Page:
In 1875 Bosnia decided to take the field against Turkey. He met the sympathies of the Italians who immediately activated themselves to activate the insurgents. At this point the Turkish government, worried about the turn the events were taking, hastened to make important concessions, such as the change of all local governors, freedom of religion to all confessions, the abolition of taxes and expropriations. Despite this, Bosnia and Herzegovina did not give up. And in the meantime the Russo-Turkish war of 1877/78 broke out, which ended with the peace of Santo Stefano.
According to Abbreviationfinder, the decisions taken with this peace were opposed by Andrassy, the Hungarian statesman count, ally of the emperor of Austria, supported by all European diplomacy. At the end of the controversy, the previous Berlin treaty was applied, which assigned Bosnia and Herzegovina to the Austro-Hungarian empire, without prejudice to the authority of the sultan. And even these decisions were opposed by the populations concerned.
However, the prudent Austro-Hungarian administration greatly improved the country’s economic conditions, developing trade, industries and creating an important railway network.
In 1912 anti-magic insurrections erupted in the two provinces; on June 28, 1914 the Archduke of Austria Francesco Ferdinando was killed in Serajevo by a group of Serbian conspirators. This was the cause of the First World War, from which the Austro-Hungarian Empire came out defeated. Once the Habsburg monarchy fell, Bosnia and Herzegovina was assigned to the Kingdom of Serbia, Croatia and Slovenia.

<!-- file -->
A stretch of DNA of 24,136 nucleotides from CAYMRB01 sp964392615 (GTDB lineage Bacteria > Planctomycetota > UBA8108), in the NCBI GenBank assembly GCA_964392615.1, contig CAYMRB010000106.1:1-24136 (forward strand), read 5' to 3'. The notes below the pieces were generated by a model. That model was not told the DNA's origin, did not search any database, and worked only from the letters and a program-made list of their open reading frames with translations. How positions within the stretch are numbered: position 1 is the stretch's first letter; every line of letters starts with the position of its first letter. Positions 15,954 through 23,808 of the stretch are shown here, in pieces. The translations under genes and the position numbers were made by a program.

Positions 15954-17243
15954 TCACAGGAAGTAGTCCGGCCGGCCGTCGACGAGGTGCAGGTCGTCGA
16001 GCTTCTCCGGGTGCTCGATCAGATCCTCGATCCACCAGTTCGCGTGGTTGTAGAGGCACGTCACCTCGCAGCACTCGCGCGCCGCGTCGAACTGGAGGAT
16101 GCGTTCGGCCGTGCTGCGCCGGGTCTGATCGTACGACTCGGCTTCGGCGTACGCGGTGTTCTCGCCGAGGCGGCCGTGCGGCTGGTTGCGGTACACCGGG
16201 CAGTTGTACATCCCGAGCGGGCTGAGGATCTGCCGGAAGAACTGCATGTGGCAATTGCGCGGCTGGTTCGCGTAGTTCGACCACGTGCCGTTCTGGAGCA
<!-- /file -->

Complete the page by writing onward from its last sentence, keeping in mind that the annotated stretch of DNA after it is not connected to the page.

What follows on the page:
From 1941 to 1945 it became part of the Kingdom of Croatia, then became a Republic and was one of the six popular republics of Yugoslavia.
In 1992 the disintegration of the Yugoslav state took place and Bosnia and Herzegovina on April 6 declared its independence. A few days later a conflict broke out with Serbia, which lasted until 1995 and cost a very high number of deaths.
In May of that year, the Croats of Herzegovina also proclaimed the Croatian Community of Herceg-Bosna and erected themselves as an independent Republic in August 1993.
United Nations forces had to intervene to protect the six Muslim cities of Serajevo, Bihac, Gorazde, Srebrenica, Tuzla, Zepa, and on March 18, 1994, following strong pressure from the United States, the conflict between Serbs and Croats he concluded, while the one between the Serbs and the Bosnians remained standing. Belgrade imposed an embargo on them. In the early months of 1995 the war actions intensified and caused a considerable number of victims. Until in September, the NATO air forces, carrying out grueling bombings, forced the belligerents to stop. On December 14, 1995, a peace treaty was signed in Paris.
This provided, inter alia, for the presence on the territory of a High Representative of the International Community in order to impose respect for the resolutions on both sides.
In the presidential elections of 1996 the preponderance of the nationalist parties was registered, which was then confirmed in the administrative ones of 1997. At the Presidency of the Federation of Bosnia and Herzegovina there was Ganic.
The economic situation was in serious chaos and in 1998, with unemployment, it hit a peak of 60% in the region of Bosnia and 80% in the Serbian region. Industrial production was almost non-existent compared to the levels reached before the war.